The Pacific Flyway is a major migratory pathway that starts at the tip of South America, ends in Alaska, and hits San Diego County in the middle! During the fall and spring, we get hundreds of migratory bird species passing through the county, and many of them make a pitstop at Cabrillo National Monument. Birders come from all over the nation (and even beyond) to birdwatch in our region – but how do they identify over 500 species that visit here? Becoming an expert at field identification definitely takes time, but there are a few tips and tricks to help you on your journey towards becoming a Master Birder.
Photo courtesy of Prince William Network - A map of major migratory pathways for birds – the left-most route is that of the Pacific Flyway.
Photo courtesy of iNaturalist.org, member iee - A visitor that begins to arrive in the fall, the Say’s Phoebe (Sayornis saya) travels south to San Diego to spend the winter.
Photo courtesy of iNaturalist.org, member mattk561 - Another bird that likes to winter in warm places, the White-crowned Sparrow (Zonotrichia leucophrys).
Birds, like any animal species, can be identified by their characteristics – physical or behavioral. Physical characteristics that are commonly used to identify bird species are body shape, posture, wing shape, and marks or colors on the plumage (feathers). With an initial glance, body shape and posture are great characteristics to narrow down the species of bird. A California Brown Pelican’s (Pelecanus occidentalis californicus) body shape looks nothing like that of a sparrow, for instance. Pay attention to the bird’s size and to characteristics such as bill (beak) shape – the pelican has a long bill with a fish-holding pouch, whereas the sparrow has a short conical (cone-shaped) bill. Feet, too, are a good differentiator – pelicans have large, webbed feet for swimming while sparrows sport thin, non-webbed toes to allow them to perch on branches. Posture refers to how the bird holds itself – is the bird upright with a puffed-out chest, like a Hermit Thrush, or is it more horizontally oriented, like a Scrub-Jay? Does it have a small tail that bends toward the ground, or is the tail long, pert, and erect, like a Bewick’s Wren?
Photo courtesy of iNaturalist.org, member hfabian - The upright posture and fluffed chest of a Hermit Thrush (Catharus guttatus) is a distinct characteristic at first glance.
Photo courtesy of iNaturalist.org, member dpom - California Scrub-Jays (Aphelocoma californica) tend to have a more “hunched” posture than many other birds i.e. compared to the Hermit Thrush.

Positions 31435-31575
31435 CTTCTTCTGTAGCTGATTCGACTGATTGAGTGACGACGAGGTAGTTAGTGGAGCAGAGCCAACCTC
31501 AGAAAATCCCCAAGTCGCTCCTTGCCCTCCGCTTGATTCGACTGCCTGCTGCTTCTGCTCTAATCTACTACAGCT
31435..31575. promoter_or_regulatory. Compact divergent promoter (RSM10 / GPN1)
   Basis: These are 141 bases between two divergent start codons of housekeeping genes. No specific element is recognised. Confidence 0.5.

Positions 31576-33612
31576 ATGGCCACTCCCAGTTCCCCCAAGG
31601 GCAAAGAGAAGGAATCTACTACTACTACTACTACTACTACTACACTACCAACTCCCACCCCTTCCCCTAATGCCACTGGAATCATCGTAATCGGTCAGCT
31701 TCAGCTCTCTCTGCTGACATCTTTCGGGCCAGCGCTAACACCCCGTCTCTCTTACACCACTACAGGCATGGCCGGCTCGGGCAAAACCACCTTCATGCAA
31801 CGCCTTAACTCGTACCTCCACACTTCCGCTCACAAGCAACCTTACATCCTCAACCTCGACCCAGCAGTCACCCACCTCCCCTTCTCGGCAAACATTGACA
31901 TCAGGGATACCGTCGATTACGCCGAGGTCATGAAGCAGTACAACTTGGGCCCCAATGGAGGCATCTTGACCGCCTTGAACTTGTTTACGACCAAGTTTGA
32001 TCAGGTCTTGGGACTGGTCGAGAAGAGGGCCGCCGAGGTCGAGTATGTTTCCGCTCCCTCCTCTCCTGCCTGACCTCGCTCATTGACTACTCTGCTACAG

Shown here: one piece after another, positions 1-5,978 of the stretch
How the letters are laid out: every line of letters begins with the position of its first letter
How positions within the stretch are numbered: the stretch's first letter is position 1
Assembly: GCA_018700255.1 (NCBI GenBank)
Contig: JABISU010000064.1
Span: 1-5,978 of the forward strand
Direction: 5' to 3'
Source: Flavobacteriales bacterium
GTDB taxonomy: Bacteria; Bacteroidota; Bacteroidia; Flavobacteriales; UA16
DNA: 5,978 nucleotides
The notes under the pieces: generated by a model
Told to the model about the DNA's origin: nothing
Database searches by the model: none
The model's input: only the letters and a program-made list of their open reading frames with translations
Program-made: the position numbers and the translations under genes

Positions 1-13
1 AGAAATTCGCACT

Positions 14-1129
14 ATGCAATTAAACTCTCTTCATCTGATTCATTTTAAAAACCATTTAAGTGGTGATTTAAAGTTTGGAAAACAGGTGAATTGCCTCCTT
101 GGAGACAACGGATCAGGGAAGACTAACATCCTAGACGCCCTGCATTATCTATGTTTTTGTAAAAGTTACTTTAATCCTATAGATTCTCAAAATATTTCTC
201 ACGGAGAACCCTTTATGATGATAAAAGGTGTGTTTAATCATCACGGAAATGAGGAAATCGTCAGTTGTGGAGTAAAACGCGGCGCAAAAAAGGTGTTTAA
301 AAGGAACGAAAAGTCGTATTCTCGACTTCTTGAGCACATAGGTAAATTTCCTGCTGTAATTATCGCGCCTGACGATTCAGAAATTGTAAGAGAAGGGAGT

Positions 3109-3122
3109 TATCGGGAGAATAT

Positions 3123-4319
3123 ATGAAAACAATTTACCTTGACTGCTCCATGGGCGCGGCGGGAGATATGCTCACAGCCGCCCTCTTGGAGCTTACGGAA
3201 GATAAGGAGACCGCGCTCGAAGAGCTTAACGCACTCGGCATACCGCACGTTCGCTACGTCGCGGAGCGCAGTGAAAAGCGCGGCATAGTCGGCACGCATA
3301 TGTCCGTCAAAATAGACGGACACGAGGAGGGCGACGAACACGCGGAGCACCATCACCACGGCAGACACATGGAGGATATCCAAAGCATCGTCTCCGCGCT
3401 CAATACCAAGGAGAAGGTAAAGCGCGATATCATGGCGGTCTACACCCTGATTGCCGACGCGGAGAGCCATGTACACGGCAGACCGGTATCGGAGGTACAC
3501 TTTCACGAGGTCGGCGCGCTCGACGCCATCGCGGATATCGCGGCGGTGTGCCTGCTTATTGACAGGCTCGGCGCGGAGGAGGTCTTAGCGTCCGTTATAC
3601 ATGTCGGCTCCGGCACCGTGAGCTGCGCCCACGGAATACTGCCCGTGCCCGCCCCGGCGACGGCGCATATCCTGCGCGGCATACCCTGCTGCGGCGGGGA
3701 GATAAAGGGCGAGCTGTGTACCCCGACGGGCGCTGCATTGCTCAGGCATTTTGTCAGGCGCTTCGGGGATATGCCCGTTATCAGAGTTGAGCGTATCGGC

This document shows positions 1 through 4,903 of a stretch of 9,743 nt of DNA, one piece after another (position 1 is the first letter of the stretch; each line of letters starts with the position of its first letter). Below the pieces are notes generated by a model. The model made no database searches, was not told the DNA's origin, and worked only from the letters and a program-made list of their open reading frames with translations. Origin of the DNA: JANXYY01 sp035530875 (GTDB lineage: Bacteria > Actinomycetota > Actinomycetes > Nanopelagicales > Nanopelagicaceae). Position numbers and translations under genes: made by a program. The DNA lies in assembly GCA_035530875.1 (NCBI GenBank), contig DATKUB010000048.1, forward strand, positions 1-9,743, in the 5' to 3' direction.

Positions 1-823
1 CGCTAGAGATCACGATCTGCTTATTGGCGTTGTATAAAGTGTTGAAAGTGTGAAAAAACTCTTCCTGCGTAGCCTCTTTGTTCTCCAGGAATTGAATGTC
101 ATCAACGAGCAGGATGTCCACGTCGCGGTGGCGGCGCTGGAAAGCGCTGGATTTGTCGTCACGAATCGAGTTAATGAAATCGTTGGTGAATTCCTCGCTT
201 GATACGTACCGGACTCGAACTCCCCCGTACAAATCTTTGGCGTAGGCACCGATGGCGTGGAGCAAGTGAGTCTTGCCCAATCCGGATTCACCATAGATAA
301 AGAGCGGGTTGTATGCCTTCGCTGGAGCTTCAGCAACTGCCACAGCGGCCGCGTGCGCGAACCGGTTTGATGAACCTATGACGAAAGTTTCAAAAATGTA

Photo courtesy of iNaturalist.org, member jeffharding - All wren species, such as this Bewick’s Wren (Thryomanes bewickii), have a very erect tail with a distinct barred pattern and a dramatic white eyeline.
After eliminating dozens of potential species with the first glance, you can begin to look more closely at some of the less obvious characteristics such as plumage. Some birds have distinct plumage that makes their species easily identifiable. Take the Pin-tailed Whydah (Vidua macroura), for instance: this species’ long, luxurious tail is very distinct. Or the noticeable characteristic of a crest on the heads of species like the Northern Cardinal (Cardinalis cardinalis) and Oak Titmouse (Baelophus inornatus).
Photo courtesy of iNaturalist.org , member Diego Carús – The ultra-long and visibly distinct tail feathers of a Pin-tailed Whydah.
Photo courtesy of iNaturalist.org, member finatic – An Oak Titmouse has longer feathers on the crown of its head, called a crest.
Photo courtesy of iNaturalist.org, member paultavares – The distinguishing crest of a Northern Cardinal.
Feather colors and markings are an additional way to differentiate one species of bird from another. It’s helpful to learn plumage topography (different regions of the body) to become more efficient at finding the species of interest in a field guide and to describe the bird to others. For example, the Bewick’s Wren has a dramatic white line above its eye, which is called a supercilium. Yellow-rumped Warblers (Setophaga coronata) have a yellow patch on their back at the base of their tail, an area named the rump. Being able to recognize and describe these regions accurately will make you a better birder!
Photo courtesy of iNaturalist.org, member donaldmcleod – A yellow patch at the base of the tail is the namesake of the Yellow-rumped Warbler.
Learning the topography of birds assists in identification and communication.
Finally, birds are often “on the wing,” or just flying by, so what are some methods to identify these species? A great indicator is the wing shape of the bird. For instance, raptors (predatory birds) are often soaring high overhead where it’s difficult to see the topography of the bird. So instead, these species can be narrowed down by observing the structure of the wing in silhouette. If the bird has a broad, straight wing it is likely a hawk or an eagle. If it has longer, more tapered wings angled back towards its body, the species is probably that of a falcon or Osprey (Pandion haliaetus).
Photo courtesy of the Hawk Migrations Association of North America - The silhouette of raptors as they fly overhead is a way to differentiate species. Note: “Accipiters” and “Buteos” are different groups of hawks.
With practice, beginner birders can learn to quickly identify what they’re looking at, making getting out into nature far more interesting! Cabrillo National Monument is one of the most popular places in San Diego County to bird, thus an excellent place to hone your new birdwatching skills. So grab the binoculars (or check them out at our Visitor Center), obtain a field guide, and visit your National Monument today – there are hundreds of birds here to greet you!
Cabrillo National Monument Field Guides:
Birds at Cabrillo:
November 10, 2018
Last updated: November 10, 2018